This Week in Progressive Media:
Today's announcement that Supreme Court Justice John Paul Stevens will retire has set off waves in both the conservative and liberal blogosphere. The progressive site CommonDreams.org links to a statement from the pro-choice group NARAL: "This vacancy could make choice an even more prominent issue in the 2010 mid-term congressional elections. Americans will be watching to make sure senators understand the need for a Justice who respects a woman's ability to make the personal, private decisions that are best for her and her family,” writes NARAL president Nancy Keenan.
Others are too shocked to suggest what to do next, but are writing their compliments and well wishes. Daily Kos blogger Adam B writes an ode to Stevens, as the man "generally regarded as the leader of the Court's liberal wing over the past fifteen years" and points to a September 2007 New York Times profile of Stevens by Jeffrey Rosen to discuss Stevens's unpredictability. Rosen wrote: "In criminal-law and death-penalty cases, Stevens has voted against the government and in favor of the individual more frequently than any other sitting justice. He files more dissents and separate opinions than any of his colleagues. He is the court's most outspoken defender of the need for judicial oversight of executive power. And in recent years, he has written majority opinions in two of the most important cases ruling against the Bush administration’s treatment of suspected enemy combatants in the war on terror ... Stevens, however, is an improbable liberal icon."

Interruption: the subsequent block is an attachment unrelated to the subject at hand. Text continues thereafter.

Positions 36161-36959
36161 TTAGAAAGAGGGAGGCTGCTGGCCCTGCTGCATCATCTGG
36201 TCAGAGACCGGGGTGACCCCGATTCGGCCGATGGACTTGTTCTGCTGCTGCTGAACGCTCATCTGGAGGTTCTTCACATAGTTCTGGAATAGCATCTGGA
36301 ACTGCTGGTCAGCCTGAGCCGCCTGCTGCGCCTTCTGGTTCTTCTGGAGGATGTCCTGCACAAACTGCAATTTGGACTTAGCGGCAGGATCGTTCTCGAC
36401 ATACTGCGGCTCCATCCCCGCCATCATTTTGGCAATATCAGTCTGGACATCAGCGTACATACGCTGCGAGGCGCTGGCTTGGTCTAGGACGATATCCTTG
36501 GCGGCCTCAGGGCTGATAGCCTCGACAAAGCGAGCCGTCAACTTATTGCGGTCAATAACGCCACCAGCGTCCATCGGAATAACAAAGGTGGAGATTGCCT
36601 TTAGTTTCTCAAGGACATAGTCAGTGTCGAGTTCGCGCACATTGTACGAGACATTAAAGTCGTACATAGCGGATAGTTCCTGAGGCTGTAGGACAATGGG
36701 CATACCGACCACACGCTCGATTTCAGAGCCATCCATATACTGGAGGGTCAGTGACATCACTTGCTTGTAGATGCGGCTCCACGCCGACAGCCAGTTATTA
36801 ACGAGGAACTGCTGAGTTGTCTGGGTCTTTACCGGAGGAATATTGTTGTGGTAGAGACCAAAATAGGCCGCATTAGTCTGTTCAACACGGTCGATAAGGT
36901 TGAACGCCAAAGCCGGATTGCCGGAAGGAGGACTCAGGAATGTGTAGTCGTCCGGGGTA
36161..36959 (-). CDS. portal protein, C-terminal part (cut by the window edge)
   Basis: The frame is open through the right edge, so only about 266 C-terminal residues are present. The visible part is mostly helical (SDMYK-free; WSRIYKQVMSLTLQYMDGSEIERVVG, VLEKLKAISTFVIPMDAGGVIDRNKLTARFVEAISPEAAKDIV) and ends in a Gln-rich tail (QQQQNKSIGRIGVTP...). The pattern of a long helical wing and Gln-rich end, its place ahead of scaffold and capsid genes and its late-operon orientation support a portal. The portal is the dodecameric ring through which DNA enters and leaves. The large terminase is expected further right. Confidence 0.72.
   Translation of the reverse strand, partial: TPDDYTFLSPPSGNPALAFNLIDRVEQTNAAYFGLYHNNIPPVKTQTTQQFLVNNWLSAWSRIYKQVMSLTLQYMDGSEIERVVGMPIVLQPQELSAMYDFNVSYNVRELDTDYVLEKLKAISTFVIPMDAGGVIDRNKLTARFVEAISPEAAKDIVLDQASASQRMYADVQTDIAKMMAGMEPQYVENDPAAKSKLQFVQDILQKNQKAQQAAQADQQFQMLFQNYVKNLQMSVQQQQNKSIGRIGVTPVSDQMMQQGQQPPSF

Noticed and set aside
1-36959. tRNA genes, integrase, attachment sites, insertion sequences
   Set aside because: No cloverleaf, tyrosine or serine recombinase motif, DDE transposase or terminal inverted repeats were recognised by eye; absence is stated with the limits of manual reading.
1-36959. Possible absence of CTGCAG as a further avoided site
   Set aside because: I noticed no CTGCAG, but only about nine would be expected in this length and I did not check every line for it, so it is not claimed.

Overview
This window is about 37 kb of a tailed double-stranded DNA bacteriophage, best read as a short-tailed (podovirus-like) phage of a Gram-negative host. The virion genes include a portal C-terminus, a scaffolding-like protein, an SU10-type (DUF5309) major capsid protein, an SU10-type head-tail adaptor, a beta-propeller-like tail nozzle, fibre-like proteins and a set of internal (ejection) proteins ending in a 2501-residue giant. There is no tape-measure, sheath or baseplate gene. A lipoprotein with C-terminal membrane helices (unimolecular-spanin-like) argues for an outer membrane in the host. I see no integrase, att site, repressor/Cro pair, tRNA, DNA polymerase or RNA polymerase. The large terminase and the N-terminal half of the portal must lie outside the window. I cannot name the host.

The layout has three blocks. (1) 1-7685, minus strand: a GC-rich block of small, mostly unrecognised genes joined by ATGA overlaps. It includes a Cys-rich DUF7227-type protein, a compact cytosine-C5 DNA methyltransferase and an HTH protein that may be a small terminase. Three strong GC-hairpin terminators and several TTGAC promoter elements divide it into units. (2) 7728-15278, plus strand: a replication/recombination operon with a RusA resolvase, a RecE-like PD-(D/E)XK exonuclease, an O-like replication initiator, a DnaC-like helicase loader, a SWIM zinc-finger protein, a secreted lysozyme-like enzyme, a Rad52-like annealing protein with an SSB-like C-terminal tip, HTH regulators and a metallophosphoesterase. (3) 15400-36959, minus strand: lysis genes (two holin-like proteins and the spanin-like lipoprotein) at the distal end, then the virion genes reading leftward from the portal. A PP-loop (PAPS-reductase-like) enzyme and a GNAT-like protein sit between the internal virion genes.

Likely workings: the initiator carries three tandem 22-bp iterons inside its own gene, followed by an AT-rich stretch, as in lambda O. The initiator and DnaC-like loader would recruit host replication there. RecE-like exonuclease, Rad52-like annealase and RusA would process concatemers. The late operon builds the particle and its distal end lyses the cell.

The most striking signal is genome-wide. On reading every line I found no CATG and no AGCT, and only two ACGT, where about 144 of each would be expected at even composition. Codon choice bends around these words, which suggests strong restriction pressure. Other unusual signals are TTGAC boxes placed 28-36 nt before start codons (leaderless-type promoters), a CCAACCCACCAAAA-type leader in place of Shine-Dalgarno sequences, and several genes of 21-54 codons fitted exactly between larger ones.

The honors poured in on other blogs, including Delaware Liberal. "We will miss John Paul Stevens on the court. He was a great justice and wrote many opinions but one I'll always remember was the dissention [sic] he wrote for Bush v Gore." Pulling up Stevens's dissent, Delaware Liberal underscored the justice's opinion that the court's decision in favor of Bush would lead to "an unstated lack of confidence in the impartiality and capacity of the state judges who would make the critical decisions if the vote count were to proceed." Stevens continued, "[t]he endorsement of that position by the majority of this Court can only lend credence to the most cynical appraisal of the work of judges throughout the land. It is confidence in the men and women who administer the judicial system that is the true backbone of the rule of law. Time will one day heal the wound to that confidence that will be inflicted by today's decision. One thing, however, is certain. Although we may never know with complete certainty the identity of the winner of this year's Presidential election, the identity of the loser is perfectly clear. It is the Nation's confidence in the judge as an impartial guardian of the rule of law." We're not sure if time healed the wound inflicted on liberals when Bush won, but Stevens was right that their confidence was certainly undermined.